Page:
February 18, 1928 Gyeongseong Ilbo (Keijo Nippo)
Students of Japan proper who are ignorant about the situation in Korea
Mr. Mitsui the engineer recounts discussing the Korean problem at Kyoto University
Mr. Mitsui, an engineer with the Colonial Production Bureau of the Government General of Korea, traveled on business to Kyoto to give a lecture at Kyoto University on the history of agricultural policies in Korea. After he returned to his post in Korea on the 17th, he recounted the following regarding the ignorance of academics and researchers in Japan proper about the situation in Korea.
“The attendees who came to listen to my lecture were mostly students and professors from the economics department, and I spent over thirty minutes talking about the history of the agricultural policies of the Government General of Korea. Apparently, the people in Japan proper seem to be ignorant about the situation in Korea. With their ignorant minds, university professors discuss the rural problems of Korea in their writings. Then the students apparently read these writings, and something that is far separated from the actual reality of Korea is imprinted onto their minds. Topics such as the purpose of rice production and rice breeding plans, issues related to Japanese settlers migrating into Korea, and issues related to Koreans migrating into Manchuria are all very erroneously represented. The audience argued that it was unnatural for Koreans to eat chestnuts from Manchuria, and then ship off the rice that they themselves produced to Japan proper. As a counterattack, I asked if it was really unnatural to export silk thread produced in Japan proper to the United States, and for the Japanese to wear cotton cloth from India, and I asked whether or not this was really sacrificing the Japanese for American flappers. I argued that Koreans were not sacrificing themselves in favor of the Japanese people by shipping off Korean rice to Japan proper and eating chestnuts from Manchuria, but that this arrangement was for making life convenient for the Koreans themselves. The issues related to migration are talked about as if the migration of Japanese settlers were actually oppressing the Korean peasants, but it is actually more the case that, generally, the migration of Japanese settlers into Korea has enriched the Korean peasants. Because these things are not widely known, I talked about the history of agricultural policies in Korea and the reality of the rural communities in Korea, and the audience listened to my lecture very attentively.”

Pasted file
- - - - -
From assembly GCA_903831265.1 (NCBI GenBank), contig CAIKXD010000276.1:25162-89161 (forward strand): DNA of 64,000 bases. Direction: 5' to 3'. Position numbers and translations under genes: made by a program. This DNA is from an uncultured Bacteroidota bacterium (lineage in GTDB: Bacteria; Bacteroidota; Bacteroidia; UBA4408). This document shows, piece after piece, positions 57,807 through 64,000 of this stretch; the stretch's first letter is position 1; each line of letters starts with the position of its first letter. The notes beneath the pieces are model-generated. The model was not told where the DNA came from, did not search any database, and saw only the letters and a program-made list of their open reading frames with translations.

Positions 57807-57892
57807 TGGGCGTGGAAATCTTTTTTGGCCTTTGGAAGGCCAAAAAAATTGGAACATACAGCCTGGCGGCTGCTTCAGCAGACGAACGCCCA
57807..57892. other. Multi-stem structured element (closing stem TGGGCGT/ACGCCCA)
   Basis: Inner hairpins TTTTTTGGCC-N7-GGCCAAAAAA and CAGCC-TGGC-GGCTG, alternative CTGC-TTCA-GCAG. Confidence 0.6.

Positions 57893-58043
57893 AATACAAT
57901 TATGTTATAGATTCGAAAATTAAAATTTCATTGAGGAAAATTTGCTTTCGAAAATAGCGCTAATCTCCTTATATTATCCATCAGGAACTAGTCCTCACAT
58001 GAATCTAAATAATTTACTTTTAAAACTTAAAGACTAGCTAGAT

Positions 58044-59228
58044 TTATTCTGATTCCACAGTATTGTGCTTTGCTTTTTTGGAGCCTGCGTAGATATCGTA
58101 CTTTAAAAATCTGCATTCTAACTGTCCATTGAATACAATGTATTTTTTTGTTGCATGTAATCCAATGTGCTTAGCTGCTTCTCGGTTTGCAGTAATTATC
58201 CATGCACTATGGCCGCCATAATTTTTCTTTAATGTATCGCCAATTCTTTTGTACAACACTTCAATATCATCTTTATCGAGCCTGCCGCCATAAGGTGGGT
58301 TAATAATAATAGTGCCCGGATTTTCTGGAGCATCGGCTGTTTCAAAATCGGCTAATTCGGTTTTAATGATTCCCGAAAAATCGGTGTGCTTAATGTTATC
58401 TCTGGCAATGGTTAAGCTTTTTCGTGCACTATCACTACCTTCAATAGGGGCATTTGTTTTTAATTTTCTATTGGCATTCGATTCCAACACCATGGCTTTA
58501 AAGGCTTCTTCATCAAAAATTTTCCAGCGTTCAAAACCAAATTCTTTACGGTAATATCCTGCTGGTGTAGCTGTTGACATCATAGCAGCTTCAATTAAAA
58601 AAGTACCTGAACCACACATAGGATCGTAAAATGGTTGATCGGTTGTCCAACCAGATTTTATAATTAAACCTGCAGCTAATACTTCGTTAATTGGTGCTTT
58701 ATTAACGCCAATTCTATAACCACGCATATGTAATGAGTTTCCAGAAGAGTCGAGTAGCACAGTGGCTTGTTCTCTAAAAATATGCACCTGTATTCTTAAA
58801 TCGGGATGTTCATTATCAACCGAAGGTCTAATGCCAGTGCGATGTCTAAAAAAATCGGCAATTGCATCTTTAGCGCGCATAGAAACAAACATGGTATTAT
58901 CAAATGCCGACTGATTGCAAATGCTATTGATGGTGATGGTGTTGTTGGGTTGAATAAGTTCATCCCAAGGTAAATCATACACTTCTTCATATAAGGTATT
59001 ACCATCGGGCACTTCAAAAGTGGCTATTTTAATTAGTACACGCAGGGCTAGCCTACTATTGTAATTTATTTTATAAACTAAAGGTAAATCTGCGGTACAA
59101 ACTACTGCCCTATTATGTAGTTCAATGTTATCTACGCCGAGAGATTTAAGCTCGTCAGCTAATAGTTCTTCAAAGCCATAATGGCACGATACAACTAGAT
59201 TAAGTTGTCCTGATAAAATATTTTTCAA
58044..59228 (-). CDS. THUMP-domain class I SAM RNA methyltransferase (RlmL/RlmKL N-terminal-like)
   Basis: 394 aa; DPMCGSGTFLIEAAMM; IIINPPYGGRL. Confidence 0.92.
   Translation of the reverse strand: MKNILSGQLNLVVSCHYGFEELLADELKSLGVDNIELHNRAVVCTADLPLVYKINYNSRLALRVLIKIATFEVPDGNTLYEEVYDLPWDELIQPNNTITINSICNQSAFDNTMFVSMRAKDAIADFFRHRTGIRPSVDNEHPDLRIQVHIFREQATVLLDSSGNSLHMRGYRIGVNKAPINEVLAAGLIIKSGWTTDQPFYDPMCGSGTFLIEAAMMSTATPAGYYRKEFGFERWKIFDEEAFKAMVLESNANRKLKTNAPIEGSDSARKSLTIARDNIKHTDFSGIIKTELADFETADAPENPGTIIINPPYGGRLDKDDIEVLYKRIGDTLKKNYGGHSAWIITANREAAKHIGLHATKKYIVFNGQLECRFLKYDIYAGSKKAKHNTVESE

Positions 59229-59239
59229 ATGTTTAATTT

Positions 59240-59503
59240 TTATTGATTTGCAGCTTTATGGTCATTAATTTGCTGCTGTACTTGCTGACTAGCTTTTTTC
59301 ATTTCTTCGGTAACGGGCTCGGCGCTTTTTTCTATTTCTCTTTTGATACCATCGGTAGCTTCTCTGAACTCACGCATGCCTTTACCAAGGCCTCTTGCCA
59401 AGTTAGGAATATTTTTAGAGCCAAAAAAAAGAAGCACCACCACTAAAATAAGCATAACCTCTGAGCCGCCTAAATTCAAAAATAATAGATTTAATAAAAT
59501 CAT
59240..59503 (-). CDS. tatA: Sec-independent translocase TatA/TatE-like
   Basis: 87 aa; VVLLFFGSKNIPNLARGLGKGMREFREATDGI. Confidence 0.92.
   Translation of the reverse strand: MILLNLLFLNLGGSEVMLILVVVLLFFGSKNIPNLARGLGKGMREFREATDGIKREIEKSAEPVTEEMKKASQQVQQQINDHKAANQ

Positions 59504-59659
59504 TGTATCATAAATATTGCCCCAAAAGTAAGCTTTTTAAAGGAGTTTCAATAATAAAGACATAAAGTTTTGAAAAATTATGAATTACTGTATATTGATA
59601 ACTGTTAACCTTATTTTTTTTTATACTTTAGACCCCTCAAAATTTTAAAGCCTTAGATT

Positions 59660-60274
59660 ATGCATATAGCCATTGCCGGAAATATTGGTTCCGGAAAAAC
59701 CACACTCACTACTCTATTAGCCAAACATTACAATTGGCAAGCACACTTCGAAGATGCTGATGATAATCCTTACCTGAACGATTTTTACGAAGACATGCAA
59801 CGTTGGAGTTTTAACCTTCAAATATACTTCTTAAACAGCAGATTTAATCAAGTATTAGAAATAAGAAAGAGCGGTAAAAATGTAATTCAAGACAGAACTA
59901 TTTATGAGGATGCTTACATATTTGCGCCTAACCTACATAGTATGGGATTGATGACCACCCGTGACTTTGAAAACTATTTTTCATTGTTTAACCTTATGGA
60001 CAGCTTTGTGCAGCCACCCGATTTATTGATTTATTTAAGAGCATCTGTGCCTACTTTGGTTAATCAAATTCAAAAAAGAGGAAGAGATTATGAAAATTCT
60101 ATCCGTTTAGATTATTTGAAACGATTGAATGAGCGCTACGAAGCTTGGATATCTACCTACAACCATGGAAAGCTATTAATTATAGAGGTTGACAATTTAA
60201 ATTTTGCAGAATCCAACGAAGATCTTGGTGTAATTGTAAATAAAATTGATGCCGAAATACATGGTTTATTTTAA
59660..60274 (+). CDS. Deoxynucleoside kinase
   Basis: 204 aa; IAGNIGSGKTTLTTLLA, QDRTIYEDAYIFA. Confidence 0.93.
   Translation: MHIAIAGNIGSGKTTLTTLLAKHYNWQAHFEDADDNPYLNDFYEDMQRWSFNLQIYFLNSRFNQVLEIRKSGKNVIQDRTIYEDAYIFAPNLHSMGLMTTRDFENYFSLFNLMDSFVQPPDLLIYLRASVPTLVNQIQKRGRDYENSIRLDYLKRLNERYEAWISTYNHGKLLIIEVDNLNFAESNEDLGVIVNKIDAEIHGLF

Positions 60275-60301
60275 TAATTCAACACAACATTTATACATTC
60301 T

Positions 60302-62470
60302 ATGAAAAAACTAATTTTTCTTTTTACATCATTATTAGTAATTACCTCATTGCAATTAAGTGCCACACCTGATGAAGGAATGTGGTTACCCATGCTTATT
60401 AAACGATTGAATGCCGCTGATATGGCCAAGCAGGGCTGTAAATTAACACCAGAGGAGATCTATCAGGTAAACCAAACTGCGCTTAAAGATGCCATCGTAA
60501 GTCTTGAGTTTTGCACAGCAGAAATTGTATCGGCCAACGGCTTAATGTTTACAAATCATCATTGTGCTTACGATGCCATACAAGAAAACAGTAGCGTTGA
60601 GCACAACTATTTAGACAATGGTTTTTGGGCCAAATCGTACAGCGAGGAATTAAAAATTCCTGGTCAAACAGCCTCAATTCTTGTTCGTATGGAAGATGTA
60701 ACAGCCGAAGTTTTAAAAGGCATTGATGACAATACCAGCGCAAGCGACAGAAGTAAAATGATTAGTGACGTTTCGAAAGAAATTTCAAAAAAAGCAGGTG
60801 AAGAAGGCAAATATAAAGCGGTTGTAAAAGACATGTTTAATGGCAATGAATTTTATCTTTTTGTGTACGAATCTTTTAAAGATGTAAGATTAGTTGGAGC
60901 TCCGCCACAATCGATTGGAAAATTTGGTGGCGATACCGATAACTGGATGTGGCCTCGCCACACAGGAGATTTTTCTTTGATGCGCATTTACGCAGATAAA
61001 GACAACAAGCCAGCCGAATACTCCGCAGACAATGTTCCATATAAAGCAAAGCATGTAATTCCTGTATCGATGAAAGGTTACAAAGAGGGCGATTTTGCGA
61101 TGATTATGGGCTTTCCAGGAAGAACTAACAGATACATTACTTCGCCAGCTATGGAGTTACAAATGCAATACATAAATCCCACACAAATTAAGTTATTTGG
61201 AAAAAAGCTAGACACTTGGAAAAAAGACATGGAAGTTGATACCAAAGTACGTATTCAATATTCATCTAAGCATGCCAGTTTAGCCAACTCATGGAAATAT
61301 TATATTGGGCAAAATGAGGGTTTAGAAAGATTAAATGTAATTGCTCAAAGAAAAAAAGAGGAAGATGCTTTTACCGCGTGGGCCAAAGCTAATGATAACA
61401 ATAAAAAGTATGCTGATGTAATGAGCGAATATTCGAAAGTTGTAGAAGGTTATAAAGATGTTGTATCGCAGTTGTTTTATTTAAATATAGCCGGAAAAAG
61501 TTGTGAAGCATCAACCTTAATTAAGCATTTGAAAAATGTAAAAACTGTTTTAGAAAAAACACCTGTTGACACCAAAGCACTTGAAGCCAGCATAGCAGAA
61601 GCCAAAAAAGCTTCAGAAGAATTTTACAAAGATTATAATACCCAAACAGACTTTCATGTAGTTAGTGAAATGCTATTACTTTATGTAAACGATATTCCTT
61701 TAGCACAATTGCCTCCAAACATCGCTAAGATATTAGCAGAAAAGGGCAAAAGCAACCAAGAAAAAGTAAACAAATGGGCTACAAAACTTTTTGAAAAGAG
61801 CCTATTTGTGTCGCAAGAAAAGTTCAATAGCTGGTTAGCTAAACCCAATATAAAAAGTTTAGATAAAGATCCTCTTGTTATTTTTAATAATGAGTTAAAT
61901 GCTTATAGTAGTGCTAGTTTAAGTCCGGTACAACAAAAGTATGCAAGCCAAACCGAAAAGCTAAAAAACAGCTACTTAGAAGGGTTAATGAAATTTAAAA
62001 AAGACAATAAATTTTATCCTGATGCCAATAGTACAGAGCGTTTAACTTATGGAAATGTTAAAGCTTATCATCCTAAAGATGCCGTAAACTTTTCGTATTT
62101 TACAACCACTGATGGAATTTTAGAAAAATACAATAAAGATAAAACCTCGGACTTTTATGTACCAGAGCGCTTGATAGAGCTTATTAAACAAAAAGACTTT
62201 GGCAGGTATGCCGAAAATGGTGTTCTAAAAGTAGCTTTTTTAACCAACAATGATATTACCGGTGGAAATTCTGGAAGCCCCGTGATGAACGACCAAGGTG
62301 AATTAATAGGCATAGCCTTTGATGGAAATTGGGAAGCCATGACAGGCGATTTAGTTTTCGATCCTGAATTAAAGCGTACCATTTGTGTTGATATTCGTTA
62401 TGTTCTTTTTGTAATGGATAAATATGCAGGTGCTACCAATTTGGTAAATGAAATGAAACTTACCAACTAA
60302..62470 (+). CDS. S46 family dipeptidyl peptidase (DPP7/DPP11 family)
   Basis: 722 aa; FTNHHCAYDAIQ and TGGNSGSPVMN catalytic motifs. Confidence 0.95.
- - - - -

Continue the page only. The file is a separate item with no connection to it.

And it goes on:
(my transcription into modern Japanese orthography, with punctuation marks added for clarity)
Reddit Link: In a 1928 news editorial, a colonial government official describes getting into an argument with students and professors opposed to Japan’s colonial policies in Korea during a lecture at Kyoto University : korea (reddit.com)